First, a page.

The primary localization of ascorbate and its synthesis in the kidneys of acipenserid (Chondrostei) and teleost (Teleostei) fishes

R. Moreau, K. Dabrowski

Research output: Contribution to journalArticle

23 Citations (Scopus)

Abstract

The kidneys of the rainbow trout Oncorhynchus mykiss, the channel catfish Ictalurus punctatus (both Teleostei), and the white sturgeon, Acipenser transmontanus (Chondrostei) displayed similar profiles of ascorbate distribution irrespective of the capability of synthesizing ascorbic acid. The head kidney was found to be the richest in ascorbate, whereas the trunk kidney showed significantly lower ascorbate levels in all three species. The head kidney richness in ascorbate was correlated with the localization of the cortical and chromaffin tissues known to accumulate ascorbate in some fish and mammals. Based on ascorbate concentration, it was possible to distinguish the head from the trunk kidney in salmonids and sturgeons which have an antero-posterior-fused kidney. The absence of L- gulonolactone oxidase activity in the kidneys of the channel catfish and the rainbow trout was asserted biochemically. We also confirmed that the ascorbic acid-synthesizing enzyme exists in white sturgeon kidney, and found that the enzyme distribution was inversely correlated with ascorbate concentrations. An active transport of ascorbate might exist in the head kidney of both acipenserids and the teleosts in order to maintain this vitamin at high concentrations. This report suggests a link between ascorbate concentration and its physiological functions in kidneys of lower vertebrates.

Original languageEnglish (US)
Pages (from-to)178-183
Number of pages6
JournalJournal of Comparative Physiology - B Biochemical, Systemic, and Environmental Physiology
Volume166
Issue number3
DOIs
StatePublished - Jan 1 1996

Fingerprint

Head Kidney
ascorbic acid
Fish
L-Gulonolactone Oxidase
Ascorbic Acid
rainbow
Ictaluridae
kidneys
enzyme
Oncorhynchus mykiss
Kidney
Mammals
synthesis
Enzymes
fish
vitamin
teleost
Vitamins
Acipenser transmontanus
vertebrate

Keywords

  • Adrenal gland
  • Gulonolactone oxidase
  • Scurvy-prone fish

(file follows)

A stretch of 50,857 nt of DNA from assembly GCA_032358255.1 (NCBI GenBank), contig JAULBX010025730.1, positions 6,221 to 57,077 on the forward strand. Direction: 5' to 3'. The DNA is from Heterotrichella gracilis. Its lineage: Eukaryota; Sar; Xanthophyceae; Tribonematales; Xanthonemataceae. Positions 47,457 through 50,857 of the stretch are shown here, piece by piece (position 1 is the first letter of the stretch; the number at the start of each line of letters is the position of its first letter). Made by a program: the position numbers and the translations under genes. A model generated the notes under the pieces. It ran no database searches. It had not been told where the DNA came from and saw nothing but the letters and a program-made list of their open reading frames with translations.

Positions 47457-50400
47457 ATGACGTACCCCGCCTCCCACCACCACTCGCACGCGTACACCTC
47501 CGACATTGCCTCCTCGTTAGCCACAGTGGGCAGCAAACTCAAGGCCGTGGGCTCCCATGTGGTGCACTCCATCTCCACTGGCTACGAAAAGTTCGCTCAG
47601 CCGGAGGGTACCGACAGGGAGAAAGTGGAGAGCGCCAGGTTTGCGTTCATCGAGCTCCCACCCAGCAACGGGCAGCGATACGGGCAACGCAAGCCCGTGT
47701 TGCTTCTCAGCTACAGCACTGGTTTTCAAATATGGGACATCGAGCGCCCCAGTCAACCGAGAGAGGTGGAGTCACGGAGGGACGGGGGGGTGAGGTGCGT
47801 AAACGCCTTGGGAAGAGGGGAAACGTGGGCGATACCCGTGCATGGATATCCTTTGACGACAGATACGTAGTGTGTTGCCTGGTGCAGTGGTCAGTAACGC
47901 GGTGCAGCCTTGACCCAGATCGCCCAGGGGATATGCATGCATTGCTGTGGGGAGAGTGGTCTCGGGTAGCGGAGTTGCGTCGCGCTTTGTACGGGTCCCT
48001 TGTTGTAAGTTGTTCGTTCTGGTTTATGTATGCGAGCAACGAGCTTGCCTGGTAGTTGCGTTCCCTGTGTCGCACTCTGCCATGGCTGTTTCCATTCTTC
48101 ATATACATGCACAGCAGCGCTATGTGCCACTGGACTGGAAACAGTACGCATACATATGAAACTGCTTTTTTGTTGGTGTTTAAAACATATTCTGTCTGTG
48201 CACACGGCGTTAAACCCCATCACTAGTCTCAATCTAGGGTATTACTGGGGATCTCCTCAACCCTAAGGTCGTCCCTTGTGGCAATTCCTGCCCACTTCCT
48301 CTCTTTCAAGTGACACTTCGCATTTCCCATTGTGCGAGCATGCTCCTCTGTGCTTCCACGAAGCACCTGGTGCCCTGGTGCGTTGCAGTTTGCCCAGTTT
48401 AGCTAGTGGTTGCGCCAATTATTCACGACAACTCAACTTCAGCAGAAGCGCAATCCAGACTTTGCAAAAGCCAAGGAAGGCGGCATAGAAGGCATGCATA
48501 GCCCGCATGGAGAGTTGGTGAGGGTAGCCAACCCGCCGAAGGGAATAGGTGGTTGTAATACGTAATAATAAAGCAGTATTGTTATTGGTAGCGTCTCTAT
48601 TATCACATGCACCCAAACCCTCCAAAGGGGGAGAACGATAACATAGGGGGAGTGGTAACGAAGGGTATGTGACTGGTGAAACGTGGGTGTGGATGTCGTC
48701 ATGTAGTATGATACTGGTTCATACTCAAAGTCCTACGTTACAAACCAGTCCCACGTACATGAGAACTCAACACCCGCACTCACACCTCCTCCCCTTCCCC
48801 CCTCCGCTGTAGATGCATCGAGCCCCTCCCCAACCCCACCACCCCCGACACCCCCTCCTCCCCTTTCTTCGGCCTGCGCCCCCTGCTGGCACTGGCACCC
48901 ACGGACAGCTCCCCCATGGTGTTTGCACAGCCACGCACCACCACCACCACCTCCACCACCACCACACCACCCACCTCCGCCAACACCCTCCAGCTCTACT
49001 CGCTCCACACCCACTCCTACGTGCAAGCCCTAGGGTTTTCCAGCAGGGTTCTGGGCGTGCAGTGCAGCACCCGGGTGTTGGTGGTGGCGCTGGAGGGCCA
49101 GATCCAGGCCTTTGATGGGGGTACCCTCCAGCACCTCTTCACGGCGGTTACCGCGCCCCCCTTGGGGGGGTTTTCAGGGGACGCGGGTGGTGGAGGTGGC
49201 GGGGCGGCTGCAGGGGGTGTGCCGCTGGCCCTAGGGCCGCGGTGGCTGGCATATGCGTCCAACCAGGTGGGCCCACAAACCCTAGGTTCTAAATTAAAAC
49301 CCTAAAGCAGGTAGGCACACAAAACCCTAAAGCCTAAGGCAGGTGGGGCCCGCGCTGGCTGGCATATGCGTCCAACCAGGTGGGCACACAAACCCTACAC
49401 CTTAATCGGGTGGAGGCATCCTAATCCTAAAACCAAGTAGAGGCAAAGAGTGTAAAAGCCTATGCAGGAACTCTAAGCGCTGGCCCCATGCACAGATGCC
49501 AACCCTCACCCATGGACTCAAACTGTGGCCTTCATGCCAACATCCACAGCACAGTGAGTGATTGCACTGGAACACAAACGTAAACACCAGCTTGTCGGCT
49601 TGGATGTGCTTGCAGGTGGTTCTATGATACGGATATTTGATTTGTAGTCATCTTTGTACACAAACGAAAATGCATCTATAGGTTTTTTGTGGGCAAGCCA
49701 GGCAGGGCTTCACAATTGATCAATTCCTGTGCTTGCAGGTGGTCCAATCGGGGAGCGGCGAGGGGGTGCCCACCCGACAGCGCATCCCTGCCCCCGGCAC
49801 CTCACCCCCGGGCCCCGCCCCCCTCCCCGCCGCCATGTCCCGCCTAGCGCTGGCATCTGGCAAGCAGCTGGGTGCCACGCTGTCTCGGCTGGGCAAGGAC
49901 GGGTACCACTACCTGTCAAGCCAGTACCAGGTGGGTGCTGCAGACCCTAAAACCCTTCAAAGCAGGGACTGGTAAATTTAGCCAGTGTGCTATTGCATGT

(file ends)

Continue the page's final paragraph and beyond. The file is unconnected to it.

• Sturgeon
  • Vitamin C

ASJC Scopus subject areas

  • Physiology
  • Ecology, Evolution, Behavior and Systematics
  • Biochemistry
  • Animal Science and Zoology
  • Endocrinology

Cite this

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abstract = "The kidneys of the rainbow trout Oncorhynchus mykiss, the channel catfish Ictalurus punctatus (both Teleostei), and the white sturgeon, Acipenser transmontanus (Chondrostei) displayed similar profiles of ascorbate distribution irrespective of the capability of synthesizing ascorbic acid. The head kidney was found to be the richest in ascorbate, whereas the trunk kidney showed significantly lower ascorbate levels in all three species. The head kidney richness in ascorbate was correlated with the localization of the cortical and chromaffin tissues known to accumulate ascorbate in some fish and mammals. Based on ascorbate concentration, it was possible to distinguish the head from the trunk kidney in salmonids and sturgeons which have an antero-posterior-fused kidney. The absence of L- gulonolactone oxidase activity in the kidneys of the channel catfish and the rainbow trout was asserted biochemically. We also confirmed that the ascorbic acid-synthesizing enzyme exists in white sturgeon kidney, and found that the enzyme distribution was inversely correlated with ascorbate concentrations. An active transport of ascorbate might exist in the head kidney of both acipenserids and the teleosts in order to maintain this vitamin at high concentrations. This report suggests a link between ascorbate concentration and its physiological functions in kidneys of lower vertebrates.",
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N2 - The kidneys of the rainbow trout Oncorhynchus mykiss, the channel catfish Ictalurus punctatus (both Teleostei), and the white sturgeon, Acipenser transmontanus (Chondrostei) displayed similar profiles of ascorbate distribution irrespective of the capability of synthesizing ascorbic acid. The head kidney was found to be the richest in ascorbate, whereas the trunk kidney showed significantly lower ascorbate levels in all three species. The head kidney richness in ascorbate was correlated with the localization of the cortical and chromaffin tissues known to accumulate ascorbate in some fish and mammals. Based on ascorbate concentration, it was possible to distinguish the head from the trunk kidney in salmonids and sturgeons which have an antero-posterior-fused kidney. The absence of L- gulonolactone oxidase activity in the kidneys of the channel catfish and the rainbow trout was asserted biochemically. We also confirmed that the ascorbic acid-synthesizing enzyme exists in white sturgeon kidney, and found that the enzyme distribution was inversely correlated with ascorbate concentrations. An active transport of ascorbate might exist in the head kidney of both acipenserids and the teleosts in order to maintain this vitamin at high concentrations. This report suggests a link between ascorbate concentration and its physiological functions in kidneys of lower vertebrates.

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